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Lovely dead crap

It's a hashtag.

It refers to the use of dried flowers in arrangements, art and decorative items.


Dried flowers came about in the early nineteenth century, when the Victorians were travelling the world to find new plant species. They would press the flowers and leaves as specimens and there in lies the origins of pressed flowers.


The popularity of dried flowers has fluctuated somewhat over the years. Reaching its peak in the 70s.

However, dried flowers have become increasingly popular among florists and bohemian homeowners alike over the last few years.


The hashtag 'lovely dead crap' will reveal a plethora of ornate arrangements, rustic wreathes, delicate pressings and elaborate installations.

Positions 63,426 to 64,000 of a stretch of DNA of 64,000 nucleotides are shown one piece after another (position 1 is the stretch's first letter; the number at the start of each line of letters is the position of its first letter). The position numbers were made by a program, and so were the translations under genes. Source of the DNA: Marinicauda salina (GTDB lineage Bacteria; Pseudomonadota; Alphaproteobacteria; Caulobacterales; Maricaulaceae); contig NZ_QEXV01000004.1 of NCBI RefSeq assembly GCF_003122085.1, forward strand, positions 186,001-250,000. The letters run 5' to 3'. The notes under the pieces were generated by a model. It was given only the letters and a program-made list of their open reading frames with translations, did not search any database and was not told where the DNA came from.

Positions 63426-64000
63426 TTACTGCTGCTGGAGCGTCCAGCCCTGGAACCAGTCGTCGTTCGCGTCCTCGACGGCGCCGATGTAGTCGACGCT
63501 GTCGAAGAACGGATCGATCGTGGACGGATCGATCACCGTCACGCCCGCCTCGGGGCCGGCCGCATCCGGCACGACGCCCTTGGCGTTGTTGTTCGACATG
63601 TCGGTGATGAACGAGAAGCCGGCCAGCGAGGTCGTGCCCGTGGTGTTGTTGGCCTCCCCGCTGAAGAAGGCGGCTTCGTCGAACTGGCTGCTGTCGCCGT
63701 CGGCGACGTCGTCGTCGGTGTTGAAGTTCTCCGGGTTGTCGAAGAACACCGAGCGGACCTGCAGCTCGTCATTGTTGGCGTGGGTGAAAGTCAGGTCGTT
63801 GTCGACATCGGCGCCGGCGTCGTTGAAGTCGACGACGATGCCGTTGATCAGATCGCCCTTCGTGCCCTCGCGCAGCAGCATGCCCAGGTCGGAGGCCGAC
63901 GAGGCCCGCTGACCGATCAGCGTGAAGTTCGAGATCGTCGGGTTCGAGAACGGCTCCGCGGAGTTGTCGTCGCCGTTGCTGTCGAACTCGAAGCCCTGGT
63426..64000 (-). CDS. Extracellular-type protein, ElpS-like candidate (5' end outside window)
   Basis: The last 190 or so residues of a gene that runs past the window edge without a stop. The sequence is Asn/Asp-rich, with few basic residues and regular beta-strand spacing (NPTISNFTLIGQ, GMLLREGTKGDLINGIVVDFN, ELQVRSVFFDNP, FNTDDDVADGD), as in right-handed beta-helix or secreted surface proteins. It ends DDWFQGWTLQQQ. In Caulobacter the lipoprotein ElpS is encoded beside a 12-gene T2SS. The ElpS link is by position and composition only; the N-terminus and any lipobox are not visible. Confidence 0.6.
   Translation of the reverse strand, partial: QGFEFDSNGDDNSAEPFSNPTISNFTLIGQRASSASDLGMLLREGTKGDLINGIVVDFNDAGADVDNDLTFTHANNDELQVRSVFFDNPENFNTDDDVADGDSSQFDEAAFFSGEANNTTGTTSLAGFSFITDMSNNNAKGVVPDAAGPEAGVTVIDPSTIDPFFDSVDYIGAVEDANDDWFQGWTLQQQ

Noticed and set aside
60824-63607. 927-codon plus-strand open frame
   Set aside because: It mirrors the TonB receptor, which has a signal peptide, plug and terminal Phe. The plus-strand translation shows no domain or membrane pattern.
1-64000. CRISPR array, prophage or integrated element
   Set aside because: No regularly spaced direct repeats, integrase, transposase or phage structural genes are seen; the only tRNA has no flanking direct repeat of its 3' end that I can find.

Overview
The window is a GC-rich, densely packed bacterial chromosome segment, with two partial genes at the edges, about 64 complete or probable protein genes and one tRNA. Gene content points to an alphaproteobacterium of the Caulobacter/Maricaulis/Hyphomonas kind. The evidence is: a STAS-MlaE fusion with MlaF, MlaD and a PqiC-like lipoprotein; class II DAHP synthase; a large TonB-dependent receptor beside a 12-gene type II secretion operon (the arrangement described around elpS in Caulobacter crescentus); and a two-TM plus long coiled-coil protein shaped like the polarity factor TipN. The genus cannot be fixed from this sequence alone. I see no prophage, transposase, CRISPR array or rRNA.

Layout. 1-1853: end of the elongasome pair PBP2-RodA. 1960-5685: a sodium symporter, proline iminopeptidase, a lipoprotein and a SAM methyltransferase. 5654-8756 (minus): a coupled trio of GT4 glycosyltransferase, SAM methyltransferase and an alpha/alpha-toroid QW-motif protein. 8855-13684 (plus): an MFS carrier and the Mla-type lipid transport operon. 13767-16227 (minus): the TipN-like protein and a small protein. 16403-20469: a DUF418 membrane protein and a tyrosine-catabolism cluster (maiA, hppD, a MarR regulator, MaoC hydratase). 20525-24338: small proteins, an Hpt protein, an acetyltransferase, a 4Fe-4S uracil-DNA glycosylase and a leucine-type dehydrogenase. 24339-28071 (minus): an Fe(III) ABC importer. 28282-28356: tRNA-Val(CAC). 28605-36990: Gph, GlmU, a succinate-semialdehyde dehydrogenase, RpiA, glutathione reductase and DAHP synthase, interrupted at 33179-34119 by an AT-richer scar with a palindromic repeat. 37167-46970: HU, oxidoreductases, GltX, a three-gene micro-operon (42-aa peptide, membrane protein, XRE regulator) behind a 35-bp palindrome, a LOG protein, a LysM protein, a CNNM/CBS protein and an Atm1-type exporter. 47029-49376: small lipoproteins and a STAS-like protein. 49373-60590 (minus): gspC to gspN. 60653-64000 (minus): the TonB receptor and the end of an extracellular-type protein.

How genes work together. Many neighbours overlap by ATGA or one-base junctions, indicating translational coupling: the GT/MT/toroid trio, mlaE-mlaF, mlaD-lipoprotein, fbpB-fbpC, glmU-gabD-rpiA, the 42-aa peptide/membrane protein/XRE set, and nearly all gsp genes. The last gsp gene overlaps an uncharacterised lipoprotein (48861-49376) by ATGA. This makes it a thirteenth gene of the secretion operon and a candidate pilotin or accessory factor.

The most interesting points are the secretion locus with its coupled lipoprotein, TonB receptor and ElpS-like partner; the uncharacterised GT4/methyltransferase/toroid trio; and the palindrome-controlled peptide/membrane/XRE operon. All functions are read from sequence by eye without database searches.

Some truly beautiful and inspirational work.

I have been swept up somewhat in the dried flower trend, adding in some token dried pieces into my arrangements.

Collecting dried seed heads and Salix and Birch, as well as sourcing perfectly preserved flowers and grasses.

I too have been suckered in by the incredibly ethereal 'WHIITE' trend.

Designs made of soft white dried flowers and grasses.

Fluffy pampas and bushy cat tails. Structural ruscus leaves and statement palms.

Yes, it looks pretty. BUT, it has ugly and damaging effects on the environment.

So, despite any penchant I may have had, I made the decision to steer clear of these harshly bleached and altered plants.

I source naturally dried products, or better still, try to dry them myself.


The lure of dried flowers, for a florist is the ability to create, anytime. All the time. Whatever the season or time of day. With a collection of dried materials in my workshop, I can design and create whenever I get an itch for it.






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